The actual baking procedure is short and simple. The first step is technically not part of the actual recipe but can help make the baking process less of a chore. First put on some upbeat Christmas tunes in the kitchen. If you want, you can sing along and/or dance to the music while you work. Upbeat music in the background can make almost any chore seem more fun. To actually make the cookies, you need to mix the pudding mix, eggs, oil, and Bisquick together. Unlike many other recipes, there is no particular order in which to mix these ingredients. Cracking eggs can be a challenge for children or inexperienced bakers. To avoid the problem of eggshells in the dough, I suggest cracking the eggs over a separate bowl before putting them in the mix. By doing this, you can pick out any pieces of shell that might have broken off. After the dough is mixed, roll the dough into little balls with diameters of about 1.5 inches. After forming each ball of dough, roll the ball in sugar. The easiest way to do this is to pour sugar onto a large plate and roll each individual ball in the sugar. You can start out with a half of a cup of sugar on the plate. You may need to add a little more sugar on the plate later in the process. Place each sugar covered ball of dough on a ungreased nonstick cookie sheet. Each cookie should be 1.5 inches apart. You will likely need two cookie sheets. Then cut the maraschino cherries in half. Since these cherries tend to be juicy, I recommend placing the halves on a paper towel for a few moments in order for some of the juice to drain. If you do this, you will prevent a lot of cherry juice from running over the cookie dough. The red juice can turn the tops of the cookie more tan than green. Take each cherry half and place in the center of each dough ball. Press down only slightly (again, to prevent too much juice from draining on the cookie). Once all the sugar covered dough balls have cherries on them and are on the cookie sheet, place the cookie sheet on the middle rack in an oven preheated to 325 degrees Fahrenheit. Let the cookies bake for ten to twelve minutes. My suggestion is to check the cookies after ten minutes of baking time and put them back in the oven if need be. You know the cookies are done if the edges and undersides of the cookies are slightly tan in color. Be careful not to burn yourself when checking cookies and removing them from the oven. Always use oven mitts when removing the cookie sheet. When checking the cookies, pull the cookie sheet out, place it on the stove top, and check the cookies undersides using a spatula to lift the cookie up off the sheet slightly. Once the cookies are baked, leave them on the sheet for about five minutes. After that, use the spatula to lift each cookie off the sheet and onto a cookie cooling rack. The final step is to sit down and sample these freshly made morsels of pistachio goodness.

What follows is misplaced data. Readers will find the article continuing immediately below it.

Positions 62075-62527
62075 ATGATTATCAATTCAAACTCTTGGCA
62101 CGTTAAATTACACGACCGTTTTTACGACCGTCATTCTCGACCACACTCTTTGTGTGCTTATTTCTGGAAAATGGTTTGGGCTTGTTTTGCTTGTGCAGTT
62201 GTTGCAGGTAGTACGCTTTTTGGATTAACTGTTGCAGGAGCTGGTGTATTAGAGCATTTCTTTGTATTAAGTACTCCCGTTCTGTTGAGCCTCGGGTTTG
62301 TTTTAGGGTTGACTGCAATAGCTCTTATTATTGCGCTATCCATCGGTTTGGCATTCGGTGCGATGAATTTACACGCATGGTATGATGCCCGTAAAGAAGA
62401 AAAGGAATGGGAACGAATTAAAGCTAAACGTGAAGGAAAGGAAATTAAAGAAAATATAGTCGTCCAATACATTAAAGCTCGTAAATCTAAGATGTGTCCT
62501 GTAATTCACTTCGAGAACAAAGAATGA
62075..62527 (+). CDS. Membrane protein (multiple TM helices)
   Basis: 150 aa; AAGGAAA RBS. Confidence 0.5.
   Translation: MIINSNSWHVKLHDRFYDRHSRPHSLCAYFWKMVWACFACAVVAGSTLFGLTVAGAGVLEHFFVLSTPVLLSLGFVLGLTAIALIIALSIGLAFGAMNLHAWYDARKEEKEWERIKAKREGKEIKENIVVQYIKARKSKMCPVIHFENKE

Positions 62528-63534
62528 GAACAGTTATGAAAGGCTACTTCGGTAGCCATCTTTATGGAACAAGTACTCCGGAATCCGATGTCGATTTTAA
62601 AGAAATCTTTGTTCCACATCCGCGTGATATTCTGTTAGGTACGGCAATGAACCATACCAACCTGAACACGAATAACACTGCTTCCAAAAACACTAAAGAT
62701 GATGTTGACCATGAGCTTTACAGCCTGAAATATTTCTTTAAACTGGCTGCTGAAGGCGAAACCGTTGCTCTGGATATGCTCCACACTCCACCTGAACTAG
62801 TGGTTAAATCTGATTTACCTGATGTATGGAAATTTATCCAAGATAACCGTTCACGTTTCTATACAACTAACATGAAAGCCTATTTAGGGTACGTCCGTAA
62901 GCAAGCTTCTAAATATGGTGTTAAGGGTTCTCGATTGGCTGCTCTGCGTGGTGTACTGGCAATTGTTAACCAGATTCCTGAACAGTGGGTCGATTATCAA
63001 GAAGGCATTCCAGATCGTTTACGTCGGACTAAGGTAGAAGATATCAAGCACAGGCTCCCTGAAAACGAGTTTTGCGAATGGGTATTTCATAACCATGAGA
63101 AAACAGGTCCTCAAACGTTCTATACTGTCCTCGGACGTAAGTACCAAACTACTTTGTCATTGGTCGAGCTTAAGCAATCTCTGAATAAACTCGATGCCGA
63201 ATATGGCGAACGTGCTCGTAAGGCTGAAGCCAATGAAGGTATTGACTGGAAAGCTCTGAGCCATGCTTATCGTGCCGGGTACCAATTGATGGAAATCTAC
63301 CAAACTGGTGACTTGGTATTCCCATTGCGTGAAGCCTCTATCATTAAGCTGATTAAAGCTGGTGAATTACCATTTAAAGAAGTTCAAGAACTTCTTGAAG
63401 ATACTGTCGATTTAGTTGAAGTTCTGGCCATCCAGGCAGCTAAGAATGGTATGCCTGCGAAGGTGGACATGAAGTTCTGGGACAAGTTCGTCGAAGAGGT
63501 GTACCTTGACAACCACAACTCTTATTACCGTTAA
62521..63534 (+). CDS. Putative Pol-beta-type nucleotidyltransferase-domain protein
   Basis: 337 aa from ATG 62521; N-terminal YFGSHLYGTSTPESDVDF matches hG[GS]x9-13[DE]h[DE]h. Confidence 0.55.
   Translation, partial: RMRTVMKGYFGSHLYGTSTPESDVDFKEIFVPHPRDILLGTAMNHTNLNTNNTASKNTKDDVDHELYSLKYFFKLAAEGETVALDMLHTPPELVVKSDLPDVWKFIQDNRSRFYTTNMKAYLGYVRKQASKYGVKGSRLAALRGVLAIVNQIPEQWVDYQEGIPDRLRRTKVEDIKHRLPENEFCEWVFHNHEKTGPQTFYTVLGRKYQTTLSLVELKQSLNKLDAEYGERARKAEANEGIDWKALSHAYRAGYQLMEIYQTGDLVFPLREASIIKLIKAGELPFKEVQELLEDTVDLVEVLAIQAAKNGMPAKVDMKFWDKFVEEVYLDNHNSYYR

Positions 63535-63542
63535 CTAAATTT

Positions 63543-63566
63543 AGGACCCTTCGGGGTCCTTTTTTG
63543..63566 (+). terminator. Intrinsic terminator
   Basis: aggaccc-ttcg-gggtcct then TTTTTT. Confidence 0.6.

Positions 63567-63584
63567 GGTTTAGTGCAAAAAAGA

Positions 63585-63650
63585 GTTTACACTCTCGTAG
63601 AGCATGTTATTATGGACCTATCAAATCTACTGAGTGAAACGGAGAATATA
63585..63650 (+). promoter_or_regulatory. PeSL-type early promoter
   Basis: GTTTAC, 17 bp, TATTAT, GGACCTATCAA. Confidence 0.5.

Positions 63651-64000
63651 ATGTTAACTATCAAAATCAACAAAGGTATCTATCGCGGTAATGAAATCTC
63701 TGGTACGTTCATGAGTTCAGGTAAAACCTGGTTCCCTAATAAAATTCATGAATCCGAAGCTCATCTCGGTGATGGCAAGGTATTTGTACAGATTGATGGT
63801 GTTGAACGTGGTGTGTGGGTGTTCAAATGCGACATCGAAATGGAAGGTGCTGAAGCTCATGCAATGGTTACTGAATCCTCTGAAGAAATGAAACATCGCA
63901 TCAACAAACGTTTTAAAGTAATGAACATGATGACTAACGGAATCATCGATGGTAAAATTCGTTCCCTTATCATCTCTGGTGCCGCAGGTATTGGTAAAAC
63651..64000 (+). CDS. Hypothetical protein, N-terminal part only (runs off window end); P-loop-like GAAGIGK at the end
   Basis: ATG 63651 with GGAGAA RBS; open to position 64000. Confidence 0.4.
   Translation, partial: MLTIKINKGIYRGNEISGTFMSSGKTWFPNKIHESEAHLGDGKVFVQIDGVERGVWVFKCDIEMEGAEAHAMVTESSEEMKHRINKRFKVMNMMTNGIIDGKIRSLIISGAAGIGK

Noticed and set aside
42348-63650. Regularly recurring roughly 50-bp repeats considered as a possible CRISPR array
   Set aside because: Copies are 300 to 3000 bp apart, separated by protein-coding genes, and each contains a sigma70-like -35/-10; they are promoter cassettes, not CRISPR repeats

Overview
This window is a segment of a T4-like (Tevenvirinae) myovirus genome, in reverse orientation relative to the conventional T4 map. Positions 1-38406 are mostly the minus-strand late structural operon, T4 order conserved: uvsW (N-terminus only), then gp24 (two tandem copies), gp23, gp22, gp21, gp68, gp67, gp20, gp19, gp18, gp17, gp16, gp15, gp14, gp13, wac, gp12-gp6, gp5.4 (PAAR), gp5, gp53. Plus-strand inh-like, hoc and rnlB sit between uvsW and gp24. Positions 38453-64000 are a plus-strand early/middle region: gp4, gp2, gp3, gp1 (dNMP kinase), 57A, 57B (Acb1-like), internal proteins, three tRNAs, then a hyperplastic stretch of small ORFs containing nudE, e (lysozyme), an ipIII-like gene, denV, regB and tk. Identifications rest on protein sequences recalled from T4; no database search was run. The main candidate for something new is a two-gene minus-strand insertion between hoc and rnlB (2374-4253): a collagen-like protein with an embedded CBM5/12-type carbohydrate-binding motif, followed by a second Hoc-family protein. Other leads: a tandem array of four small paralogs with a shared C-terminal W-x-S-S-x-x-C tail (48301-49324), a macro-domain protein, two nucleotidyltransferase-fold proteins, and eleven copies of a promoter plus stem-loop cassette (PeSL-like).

These cookies are prefect for Christmas parties, holiday bake sales, cookie swaps, or just for general consumption at home. Whether you have been baking for years or are relatively new to the world of baking, these cookies are sure to be a success. During my freshman year of high school, I introduced this recipe to my confirmation mentor from church. She bakes all kinds of sweet treats but had never made cookies like these. We made several batches for the Christmas fair and she had to admit that these easy to make cookies were delicious. These cookies may be easy to make but sometimes the best things in life are also the simplest. Perhaps you can add this recipe to your repertoire of holiday baking recipes and traditions. Christmas cookie baking is not just about making cookies but rather about making unique, fun and creative cookies. It is a time to honor past tradition and to develop new traditions. Most importantly, Christmas cookie baking can be a wonderful family or friend bonding activity. Whether you make pistachio drop cookies with someone or by your lonesome, I hope that you find enjoyment and satisfaction with this recipe as I have ever since that baking day in kindergarten.